The Second Year

A few days ago, I had a few (and by a few I really mean 9 or 10. YIKES) cañas with my friend Aubree from Iowa City. We saw each other very infrequently last year, but seem to have very similar experiences here in Spain.

The biggest? Things are super different the second time around.

When I came to Sevilla 13 months ago, I was nervous, but excited nervous. I didn’t know anyone or much about the city, but I knew the language and the customs and that you have to take a number to buy a train ticket. I was starting a new job in a new place with new people. It was as scary as it was exciting. Everything seemed fresh to me, and I loved spending hours walking around, taking pictures. This year, I haven’t been to one museum or any tourist attractions. As this city becomes more and more of my home, I’m finding I’m spending more time making it my home rather than treating it like a place I’m visiting for a few months. Thus, like Aubree says, I’m seeing some of the icky stuff too that was kind of glossed over last year. Things suddenly don’t seem as beautiful and I’m annoyed with things I once found endearing. That said, I can also appreciate more things because I’m not running around trying to do everything. I walked on a different side of Pages del Coro and looked up at the buildings. One of them has tiles halfway up, which I never craned my neck to see before.

Actually, things aren’t working out the way I wanted or expected them to. I thought that coming here another year to an apartment, a job and a set group of friends would mean I’d jump right back in like I hadn’t even been away. It started with the huge phone bill and the hits just keep coming. One of my friends even said, “You can’t catch a break, can you?!” First off, with Kike gone, I haven’t seen many of his friends (besides his adorable little brother) and most of them are super heavily involved in their relationships. I’ve been making friends with new auxiliares, but I miss being able to speak Spanish and feel like I’m always surrounded by study abroad students. And I don’t feel like I have a really close female friend here anymore, either.

I’ve put a lot of pressure on myself at school since I’m the only auxiliar. This led to a crying breakdown on Wednesday in music class when the kids were acting up. What the hell am I doing teaching music? I´m clearly not qualified, made evident when the kids ask, “Cat, what means enharmonics?” and I say, “We´ll talk about it next week…” They complained about having to do the class in English, so I told them if they wanted to drop out of the bilingual program, they should tell Nieves right away. The teacher who was in the classroom with me mostly for crowd control completely ignored us and didn’t help me, even after I started crying. The teachers who I ride home with on Wednesday afternoon could tell I was upset, so they called my director right away. The kids told Nieves what happened the next morning before I even came to work and told her they felt awful (good). She took me out for coffee and breakfast as soon as I came in, and told me not to go to Serafin’s class. She assured be that I was well-respected and appreciated at the school, and that I shouldn´t put so much pressure on myself. Many of the other teachers had a talk with the bilingual kids, too, which is why nearly all of them apologized to me individually in art class that afternoon. I was happy for the weekend to clear my head and focus on other things.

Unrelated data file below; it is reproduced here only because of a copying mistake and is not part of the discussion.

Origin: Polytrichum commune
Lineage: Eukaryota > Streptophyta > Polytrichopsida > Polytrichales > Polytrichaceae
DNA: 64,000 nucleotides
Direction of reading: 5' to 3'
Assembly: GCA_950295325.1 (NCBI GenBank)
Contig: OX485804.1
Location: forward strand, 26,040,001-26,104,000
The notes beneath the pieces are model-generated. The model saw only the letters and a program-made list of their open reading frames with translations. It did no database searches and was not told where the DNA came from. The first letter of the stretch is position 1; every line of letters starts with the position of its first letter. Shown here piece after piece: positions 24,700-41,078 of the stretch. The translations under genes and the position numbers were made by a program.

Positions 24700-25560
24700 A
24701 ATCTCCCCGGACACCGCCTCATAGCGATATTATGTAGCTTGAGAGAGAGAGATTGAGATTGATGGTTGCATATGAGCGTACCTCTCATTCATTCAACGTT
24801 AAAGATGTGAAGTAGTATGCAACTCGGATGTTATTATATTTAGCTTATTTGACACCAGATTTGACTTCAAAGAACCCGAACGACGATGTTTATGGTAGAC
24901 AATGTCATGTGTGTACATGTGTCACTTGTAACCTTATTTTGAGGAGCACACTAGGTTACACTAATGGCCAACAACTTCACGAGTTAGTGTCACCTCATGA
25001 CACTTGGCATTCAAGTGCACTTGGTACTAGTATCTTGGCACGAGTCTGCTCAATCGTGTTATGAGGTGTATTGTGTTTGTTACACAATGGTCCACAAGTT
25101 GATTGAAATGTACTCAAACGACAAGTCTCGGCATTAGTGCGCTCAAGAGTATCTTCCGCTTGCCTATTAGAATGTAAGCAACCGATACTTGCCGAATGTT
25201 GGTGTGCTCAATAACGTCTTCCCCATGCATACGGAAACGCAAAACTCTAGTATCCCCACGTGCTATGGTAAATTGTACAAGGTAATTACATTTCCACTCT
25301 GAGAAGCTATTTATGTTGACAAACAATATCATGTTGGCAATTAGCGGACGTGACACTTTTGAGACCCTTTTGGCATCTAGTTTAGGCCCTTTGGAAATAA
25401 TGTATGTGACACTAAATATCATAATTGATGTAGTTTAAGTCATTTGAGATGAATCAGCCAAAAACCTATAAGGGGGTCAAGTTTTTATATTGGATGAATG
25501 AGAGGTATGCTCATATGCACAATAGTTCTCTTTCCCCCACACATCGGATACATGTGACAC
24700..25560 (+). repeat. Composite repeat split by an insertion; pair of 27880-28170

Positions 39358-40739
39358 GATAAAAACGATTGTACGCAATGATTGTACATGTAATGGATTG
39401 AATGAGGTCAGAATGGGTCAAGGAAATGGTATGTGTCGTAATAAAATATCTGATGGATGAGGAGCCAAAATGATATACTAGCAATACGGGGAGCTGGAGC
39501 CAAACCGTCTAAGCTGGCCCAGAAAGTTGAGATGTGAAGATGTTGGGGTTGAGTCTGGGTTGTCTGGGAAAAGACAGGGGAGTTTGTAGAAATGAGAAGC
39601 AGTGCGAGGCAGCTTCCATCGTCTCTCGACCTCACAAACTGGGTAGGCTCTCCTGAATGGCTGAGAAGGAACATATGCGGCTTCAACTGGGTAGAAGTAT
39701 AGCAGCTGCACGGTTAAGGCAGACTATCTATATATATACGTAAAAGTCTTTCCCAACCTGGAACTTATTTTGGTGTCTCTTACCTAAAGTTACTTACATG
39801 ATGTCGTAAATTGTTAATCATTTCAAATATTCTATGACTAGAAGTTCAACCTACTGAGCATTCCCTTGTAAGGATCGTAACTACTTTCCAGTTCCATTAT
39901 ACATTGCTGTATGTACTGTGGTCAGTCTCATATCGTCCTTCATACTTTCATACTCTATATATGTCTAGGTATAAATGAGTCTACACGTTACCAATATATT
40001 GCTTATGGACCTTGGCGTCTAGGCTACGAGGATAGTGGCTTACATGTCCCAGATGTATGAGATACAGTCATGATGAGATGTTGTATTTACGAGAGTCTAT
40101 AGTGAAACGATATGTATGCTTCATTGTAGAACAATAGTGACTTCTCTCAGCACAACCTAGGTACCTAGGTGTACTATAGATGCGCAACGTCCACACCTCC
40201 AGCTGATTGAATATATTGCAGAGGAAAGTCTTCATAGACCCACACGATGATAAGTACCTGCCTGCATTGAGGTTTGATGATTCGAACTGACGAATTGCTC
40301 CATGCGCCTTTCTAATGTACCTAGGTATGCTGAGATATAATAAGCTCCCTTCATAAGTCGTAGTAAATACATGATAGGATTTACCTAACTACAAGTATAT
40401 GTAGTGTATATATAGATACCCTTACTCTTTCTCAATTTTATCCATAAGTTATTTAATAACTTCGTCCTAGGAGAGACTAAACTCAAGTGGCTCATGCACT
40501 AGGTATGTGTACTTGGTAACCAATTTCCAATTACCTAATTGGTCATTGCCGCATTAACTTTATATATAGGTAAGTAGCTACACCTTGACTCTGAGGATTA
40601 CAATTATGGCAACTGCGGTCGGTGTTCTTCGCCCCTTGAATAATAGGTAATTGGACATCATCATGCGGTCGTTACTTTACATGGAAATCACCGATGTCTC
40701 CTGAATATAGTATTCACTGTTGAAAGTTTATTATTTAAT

Kike tells me I have to grow up and be a big girl. Rather than letting things slide, I’ve been letting people know I have a problem. I don’t want to be ungrateful at work, since most people are willing to accommodate me, so I´ve had to stand up for myself. I´m being proactive instead of unhappy. I told Nieves I want to be as flexible as possible, but I won´t compromise my well-being in the school or take on more than I can handle. I also quit my second job at the language academy. As it turns out, they were paying me 3E less an hour and would randomly stick students in the class. I ended up being so stressed out last week, my heart was beating really fast and my chest felt all tense and I thought I was going to pass out. I told the boss, Juanjo, about what happened and how I felt that I was working too hard for the students to not even show up. Turns out they pay per hour, not monthly, so they come whenever they feel like it. And then, they’d tell me I’d have to stay for a class with no prep! So, I´ve been telling my friends that I’m looking for language classes, and gave three hours of class last week. There’s a high demand for tutors, thankfully!

Sad news: my cuñado (brother in law) Alejandro, Kike´s 19 year old brother, is moving to London today. Ale and I have gotten really close since Kike´s been gone fighting pirates, and we´ve been hanging out a lot on the weekends. I had a bad day about a week ago, and he showed up at my house and we bought some pizza. He´s really a doll. On Friday, we had a party for him, and he bought me a t-shirt that says, “Pon un Montero en tu vida” or, Get a Montero in your life. He has an identical one! All of my friends are in lovvvvvvvvvve with him…

I’ve got class tomorrow then a day and a half to prepare for Florence! I’m leaving this Thursday night and surfing in Pisa, then heading to Florence and staying with an American woman who´s a study abroad coordinator there. Hopefully she can help me get a job here…


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About Cat Gaa

As a beef-loving Chicago girl living amongst pigs, bullfighters, and a whole lotta canis, Cat Gaa writes about expat life in Seville, Spain. When not cavorting with adorable Spanish grandpas or struggling with Spanish prepositions, she works in higher education at an American university in Madrid and freelances with other publications, like Rough Guides and The Spain Scoop.

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